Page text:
[Some good stuff from the conference]
I really wanted to write something longer but this will do for now. I just want to get something out there that is not a tag-cloud.
Stuxnet and Spy Wars
Patrick Gray from Risky Business Podcast and Tony Olivier both spoke about a world that we are only starting to understand now where Governments are playing with Information and changing the world with their own Malware and hidden online activities. Stuxnet, Anonymous, and HBGarry are all the catchwords that made each of these presentations fascinating. Richard Thieme continued and asked the big question - what side are you on? Tony urged the attendees to spread the word about what is happening as it is the Information Security community that is best equipped to understand what the implications are. Very interesting stuff.
Glenn Wilkinson did some interesting research into how online auctions can be gamed. It was very interesting and well done to him. However, I think he missed out on an important point which I would like to take further. On my way home on the first day, my head was buzzing thinking about this talk and it hit me while I was battling some traffic along Sandton Drive - our corporate information is on the Internet and is up for Auction. "Cyber-criminals" have an amount that they are willing to spend to get our information. Information Security is really just one big auction of information. APT was a term that was thrown around loosely at the conference but I think that Glenn's talk is the only talk where it wasn't mentioned (even in jest) and yet his talk would have had the best definition of APT - it is where Information Security and Cyber-Crime are locked in a "war of attrition".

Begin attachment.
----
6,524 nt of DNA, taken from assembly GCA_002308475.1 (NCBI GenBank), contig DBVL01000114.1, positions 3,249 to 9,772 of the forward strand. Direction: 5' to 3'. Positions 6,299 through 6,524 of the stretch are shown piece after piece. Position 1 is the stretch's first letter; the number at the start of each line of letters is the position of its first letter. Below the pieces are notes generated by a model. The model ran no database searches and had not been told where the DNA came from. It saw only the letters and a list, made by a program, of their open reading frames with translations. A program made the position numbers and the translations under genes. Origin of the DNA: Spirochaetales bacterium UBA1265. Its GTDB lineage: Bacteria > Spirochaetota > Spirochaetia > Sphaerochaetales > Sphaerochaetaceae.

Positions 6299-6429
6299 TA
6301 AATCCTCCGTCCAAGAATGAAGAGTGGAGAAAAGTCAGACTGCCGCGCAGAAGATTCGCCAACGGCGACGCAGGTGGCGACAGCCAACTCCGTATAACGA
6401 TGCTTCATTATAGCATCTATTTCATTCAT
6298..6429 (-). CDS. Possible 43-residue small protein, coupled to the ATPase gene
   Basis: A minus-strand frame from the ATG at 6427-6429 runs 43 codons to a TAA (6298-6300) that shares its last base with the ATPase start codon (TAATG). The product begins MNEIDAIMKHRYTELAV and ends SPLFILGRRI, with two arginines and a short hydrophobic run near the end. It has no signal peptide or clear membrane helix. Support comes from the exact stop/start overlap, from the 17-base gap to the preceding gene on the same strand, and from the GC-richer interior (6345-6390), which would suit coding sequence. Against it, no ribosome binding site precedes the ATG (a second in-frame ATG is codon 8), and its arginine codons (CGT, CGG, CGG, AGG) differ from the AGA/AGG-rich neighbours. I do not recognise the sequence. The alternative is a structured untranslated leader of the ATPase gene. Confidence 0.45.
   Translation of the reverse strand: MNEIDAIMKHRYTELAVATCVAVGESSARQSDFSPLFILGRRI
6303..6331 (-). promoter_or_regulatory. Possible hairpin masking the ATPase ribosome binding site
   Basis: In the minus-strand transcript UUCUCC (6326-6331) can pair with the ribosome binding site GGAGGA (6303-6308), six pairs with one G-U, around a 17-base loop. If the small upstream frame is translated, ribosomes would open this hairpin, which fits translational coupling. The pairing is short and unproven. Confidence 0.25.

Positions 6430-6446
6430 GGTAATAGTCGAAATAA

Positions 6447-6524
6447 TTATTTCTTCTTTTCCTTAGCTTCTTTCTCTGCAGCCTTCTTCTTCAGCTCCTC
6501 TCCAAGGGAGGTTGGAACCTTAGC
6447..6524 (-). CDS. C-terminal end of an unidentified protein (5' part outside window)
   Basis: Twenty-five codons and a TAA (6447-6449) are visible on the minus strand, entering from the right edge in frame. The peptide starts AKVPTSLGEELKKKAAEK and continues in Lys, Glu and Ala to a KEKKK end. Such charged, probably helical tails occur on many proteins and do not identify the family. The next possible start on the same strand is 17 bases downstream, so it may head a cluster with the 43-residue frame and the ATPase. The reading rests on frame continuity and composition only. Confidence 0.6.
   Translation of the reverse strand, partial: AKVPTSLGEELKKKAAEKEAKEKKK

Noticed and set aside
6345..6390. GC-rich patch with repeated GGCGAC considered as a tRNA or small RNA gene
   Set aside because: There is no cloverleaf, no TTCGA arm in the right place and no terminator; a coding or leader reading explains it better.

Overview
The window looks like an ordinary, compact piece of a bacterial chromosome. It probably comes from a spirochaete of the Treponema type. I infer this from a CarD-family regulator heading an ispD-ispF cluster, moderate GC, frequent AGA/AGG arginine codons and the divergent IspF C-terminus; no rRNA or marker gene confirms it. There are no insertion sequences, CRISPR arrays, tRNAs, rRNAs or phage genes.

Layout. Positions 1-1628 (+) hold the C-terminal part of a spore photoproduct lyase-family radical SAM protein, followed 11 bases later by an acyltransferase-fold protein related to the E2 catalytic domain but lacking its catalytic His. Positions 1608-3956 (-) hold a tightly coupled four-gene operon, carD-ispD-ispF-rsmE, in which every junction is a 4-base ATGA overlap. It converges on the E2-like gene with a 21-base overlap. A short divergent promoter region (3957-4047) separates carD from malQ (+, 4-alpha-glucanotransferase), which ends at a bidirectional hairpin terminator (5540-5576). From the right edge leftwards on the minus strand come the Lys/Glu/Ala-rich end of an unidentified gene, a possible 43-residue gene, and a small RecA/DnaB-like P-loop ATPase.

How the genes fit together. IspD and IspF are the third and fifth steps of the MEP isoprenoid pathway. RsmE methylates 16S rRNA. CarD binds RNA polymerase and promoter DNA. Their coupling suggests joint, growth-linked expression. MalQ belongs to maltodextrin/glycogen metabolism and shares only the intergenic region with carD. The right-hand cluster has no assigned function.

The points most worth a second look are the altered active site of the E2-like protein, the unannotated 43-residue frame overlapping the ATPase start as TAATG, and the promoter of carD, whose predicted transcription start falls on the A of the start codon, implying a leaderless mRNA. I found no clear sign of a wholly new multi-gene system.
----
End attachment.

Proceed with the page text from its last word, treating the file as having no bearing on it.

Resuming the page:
Fig Leaves and Haroon's Hammer
Haroon Meer is a great talker and I enjoyed his Lessig style presentation at the end of the conference. It was great that both of the closing talks both had calls to action which makes sense. I agree wholeheartedly with the problem that Haroon builds in his talk. The one question he asked which was along the lines of: Hands up all those here who are willing to put $1000 down on the table that they can protect their CEO's Information. No hands were raised. He then went through some excuses that InfoSec professionals use and rips them apart. His one quote "Your management is one 0-day from the worst day of their lives" was re-tweeted across the world and was the most popular quote from the conference. The next bit was more important though - "... and they don't know it and you (Information Security Professionals) have a duty to inform them". The bit of the presentation that I didn't agree with was the answer that Haroon provided. Haroon is a researcher so by the law of the instrument (or Maslow's Hammer) his answer is more research. I disagree. I believe that two things are necessary to get us out of where Haroon correctly paints us - 1. A fundamental change of the Internet and 2. a realisation that Information Security is rapidly becoming less and less about technology and more about Business. More technical research is also needed but I think that it is not everything we need.
Strange Trends and New Networks
My talk was very heavily based on Information I pulled off the Internet from Blogs. If you are passionate about anything at all then you should be looking for Blogs about that subject and Information Security is no exception - there are some amazing sources out there. The talk itself went off well and I had some very positive feedback from delegates as well as some comments which is always appreciated and allows the conversation to be taken further. I started off my talk by saying that if I had all the answers I wouldn't be doing Information Security because I'd be bored. Due to time constraints, I did skip some parts of my talk that I would like to pick up in my Blog so watch out for that soon.
Another amazing conference - one that was very worthwhile and I look forward to ITWeb Security Summit 2012.
Disclaimer - you may think that because I spoke at this conference, I am biased toward liking it. The opposite it true - because I am biased to liking it, I spoke at it.